YAY!!! And here is the official announcement!! Oh Happy Day!!

Tuesday, June 16, 2009

The scariest thing about having a child with HIV

I get a daily Yahoo feed of news stories related to HIV and one of the ones today sent chills down my spine. You can find it here about a young person who made a very foolish decision and is being subject to psychiatric evaluation and felony charges over it. It is the same chill I get when every other day or so there is a story about a person with HIV who is being criminally prosecuted for "HIV transmission", for having sex with someone without telling them their status, which frequently in the story ends up being made into a pathological attempt to have sex with lots of people and infect them with HIV. It is to me the scariest thing about having a child with HIV and being at all open about it. What scares me is not the messages that I will give my children about sex and responsibility; I feel very clear about that. What scares me is that even the best teens make foolish decisions, for so many reasons, and our kids with HIV will be held to such a higher standard than all those other kids (who may have had more sexual relationships and have other STDs). I don't know if people who are adopting young kids and choosing to be very open are thinking about this, but it is definitely something to think about. And then you think about malicious people out there. I have such mixed feelings about this issue related to disclosure. There is NO SHAME in having HIV, but there is still so much ignorance and the legal implications of our kids making heartbreaking foolish decisions could be not only in the legal system but also in the media, as this young person's name is out there forever. It is really scary to think that the foolish decisions that so many youth make could have such heartbreaking results for our kids. I know that you can't protect your kids from everything; I just wish I could protect them from these high stakes consequences to a momentary lapse of judgment.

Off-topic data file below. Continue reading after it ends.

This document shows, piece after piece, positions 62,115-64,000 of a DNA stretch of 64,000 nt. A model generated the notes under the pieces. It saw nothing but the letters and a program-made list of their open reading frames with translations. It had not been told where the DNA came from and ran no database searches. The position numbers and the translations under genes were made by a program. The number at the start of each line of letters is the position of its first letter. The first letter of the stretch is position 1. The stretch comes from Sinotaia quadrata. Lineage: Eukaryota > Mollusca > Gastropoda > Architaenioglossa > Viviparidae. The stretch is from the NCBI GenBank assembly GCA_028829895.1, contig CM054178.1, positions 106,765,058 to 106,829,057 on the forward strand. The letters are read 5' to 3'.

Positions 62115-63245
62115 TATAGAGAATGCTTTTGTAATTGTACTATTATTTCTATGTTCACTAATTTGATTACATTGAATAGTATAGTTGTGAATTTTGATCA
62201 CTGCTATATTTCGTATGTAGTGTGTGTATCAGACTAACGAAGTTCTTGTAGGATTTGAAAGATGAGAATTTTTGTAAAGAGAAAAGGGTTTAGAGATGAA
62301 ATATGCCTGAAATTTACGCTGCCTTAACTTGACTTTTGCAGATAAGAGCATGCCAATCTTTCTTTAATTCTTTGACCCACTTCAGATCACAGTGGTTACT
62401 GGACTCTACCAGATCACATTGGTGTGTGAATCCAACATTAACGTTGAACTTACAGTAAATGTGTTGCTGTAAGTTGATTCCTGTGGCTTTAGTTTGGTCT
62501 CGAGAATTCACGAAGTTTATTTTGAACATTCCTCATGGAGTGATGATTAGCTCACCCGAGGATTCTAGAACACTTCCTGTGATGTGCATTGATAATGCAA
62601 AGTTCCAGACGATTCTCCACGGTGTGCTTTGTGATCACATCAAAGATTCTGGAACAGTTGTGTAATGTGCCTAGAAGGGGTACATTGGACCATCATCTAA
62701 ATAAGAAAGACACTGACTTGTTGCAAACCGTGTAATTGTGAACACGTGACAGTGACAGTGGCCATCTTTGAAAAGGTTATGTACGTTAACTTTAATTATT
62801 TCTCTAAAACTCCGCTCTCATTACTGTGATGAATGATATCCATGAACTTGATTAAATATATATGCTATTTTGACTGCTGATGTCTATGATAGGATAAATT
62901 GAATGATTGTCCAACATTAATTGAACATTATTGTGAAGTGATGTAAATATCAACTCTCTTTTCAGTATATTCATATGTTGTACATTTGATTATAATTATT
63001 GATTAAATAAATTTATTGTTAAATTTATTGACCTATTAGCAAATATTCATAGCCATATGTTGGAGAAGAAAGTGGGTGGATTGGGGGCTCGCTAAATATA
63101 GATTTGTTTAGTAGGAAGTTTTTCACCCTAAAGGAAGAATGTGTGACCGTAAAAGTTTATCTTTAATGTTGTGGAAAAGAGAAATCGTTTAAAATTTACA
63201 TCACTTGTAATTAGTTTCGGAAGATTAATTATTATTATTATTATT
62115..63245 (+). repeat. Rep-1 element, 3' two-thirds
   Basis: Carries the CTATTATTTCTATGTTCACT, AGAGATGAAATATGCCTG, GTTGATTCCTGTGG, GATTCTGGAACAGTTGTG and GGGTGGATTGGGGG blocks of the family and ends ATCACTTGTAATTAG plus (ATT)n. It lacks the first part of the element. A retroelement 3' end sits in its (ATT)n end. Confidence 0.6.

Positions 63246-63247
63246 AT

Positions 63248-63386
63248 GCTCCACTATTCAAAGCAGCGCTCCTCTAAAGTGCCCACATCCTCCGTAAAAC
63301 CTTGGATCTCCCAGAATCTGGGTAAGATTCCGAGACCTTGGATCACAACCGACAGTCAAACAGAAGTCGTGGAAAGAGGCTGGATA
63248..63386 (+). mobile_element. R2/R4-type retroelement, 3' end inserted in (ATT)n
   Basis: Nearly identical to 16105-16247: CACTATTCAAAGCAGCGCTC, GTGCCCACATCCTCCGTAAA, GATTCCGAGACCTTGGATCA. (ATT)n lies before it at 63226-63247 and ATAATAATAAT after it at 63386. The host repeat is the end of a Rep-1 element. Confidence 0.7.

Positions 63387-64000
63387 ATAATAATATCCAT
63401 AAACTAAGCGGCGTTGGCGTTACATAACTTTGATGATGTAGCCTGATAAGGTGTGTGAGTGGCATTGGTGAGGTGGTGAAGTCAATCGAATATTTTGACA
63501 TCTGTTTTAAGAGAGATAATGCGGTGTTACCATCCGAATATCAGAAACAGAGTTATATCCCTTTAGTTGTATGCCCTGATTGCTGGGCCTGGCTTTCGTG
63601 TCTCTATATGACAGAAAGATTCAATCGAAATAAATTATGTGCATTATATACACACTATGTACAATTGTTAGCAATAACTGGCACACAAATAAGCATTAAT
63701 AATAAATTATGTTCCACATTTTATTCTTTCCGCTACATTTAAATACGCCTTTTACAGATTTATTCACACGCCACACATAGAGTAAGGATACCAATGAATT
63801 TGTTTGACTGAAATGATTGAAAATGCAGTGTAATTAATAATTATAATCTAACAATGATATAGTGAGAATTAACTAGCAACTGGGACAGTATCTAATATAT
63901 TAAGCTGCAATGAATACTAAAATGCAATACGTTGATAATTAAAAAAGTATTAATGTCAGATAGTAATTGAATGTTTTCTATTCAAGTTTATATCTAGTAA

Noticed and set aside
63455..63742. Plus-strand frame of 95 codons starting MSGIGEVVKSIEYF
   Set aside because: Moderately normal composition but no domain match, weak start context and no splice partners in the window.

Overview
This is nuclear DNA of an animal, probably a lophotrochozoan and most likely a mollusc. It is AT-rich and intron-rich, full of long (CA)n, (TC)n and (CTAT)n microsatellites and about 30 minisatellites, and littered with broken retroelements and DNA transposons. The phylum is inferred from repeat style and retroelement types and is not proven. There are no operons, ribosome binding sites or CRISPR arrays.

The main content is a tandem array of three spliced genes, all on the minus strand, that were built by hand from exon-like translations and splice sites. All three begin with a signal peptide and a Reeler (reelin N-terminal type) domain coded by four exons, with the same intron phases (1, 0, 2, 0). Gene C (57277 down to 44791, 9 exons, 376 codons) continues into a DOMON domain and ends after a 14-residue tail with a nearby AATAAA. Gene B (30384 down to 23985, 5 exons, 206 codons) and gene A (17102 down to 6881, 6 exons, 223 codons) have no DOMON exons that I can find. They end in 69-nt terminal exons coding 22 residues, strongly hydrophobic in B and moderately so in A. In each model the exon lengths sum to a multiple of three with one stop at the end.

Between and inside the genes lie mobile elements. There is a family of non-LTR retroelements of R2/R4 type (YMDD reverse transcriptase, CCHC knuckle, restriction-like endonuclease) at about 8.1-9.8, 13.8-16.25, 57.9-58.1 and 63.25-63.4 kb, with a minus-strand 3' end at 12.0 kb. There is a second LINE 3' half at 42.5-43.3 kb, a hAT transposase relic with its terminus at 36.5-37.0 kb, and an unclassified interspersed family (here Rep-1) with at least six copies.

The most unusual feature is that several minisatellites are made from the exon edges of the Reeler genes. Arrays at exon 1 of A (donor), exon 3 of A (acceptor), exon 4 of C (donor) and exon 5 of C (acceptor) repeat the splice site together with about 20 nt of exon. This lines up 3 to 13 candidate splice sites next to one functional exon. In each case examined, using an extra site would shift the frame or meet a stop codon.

Tuesday, June 2, 2009

An unspoken hero--my daughter's teacher

My daughter ended first grade last week, and it was full of mixed emotions for both of us for many reasons. Though I am happy she will be moving on, it is with a heavy heart that I say farewell to her teacher. He has been a phenomenal educator as well as a good friend to us. Mr. T (to protect his privacy) has a true passion for educating youth, particularly foreign language learners. He searches for ways to help make learning fun as well as challenging for his students. He opens up to them, and shares personal stories to make his lessons come alive, and he utilizes technology on a regular basis in unconventional ways to hep the kids become more savvy. He emphasized the importance of living "green" in a variety of projects throughout the year. And he treats the students with respect and expresses genuine concern for their happiness and well-being. I suppose this is why my daughter selected him as the first person she chose outside of family and close family friends to disclose her HIV status to. In that, he will always be a special "first" for us, even outside of his other positive attributes.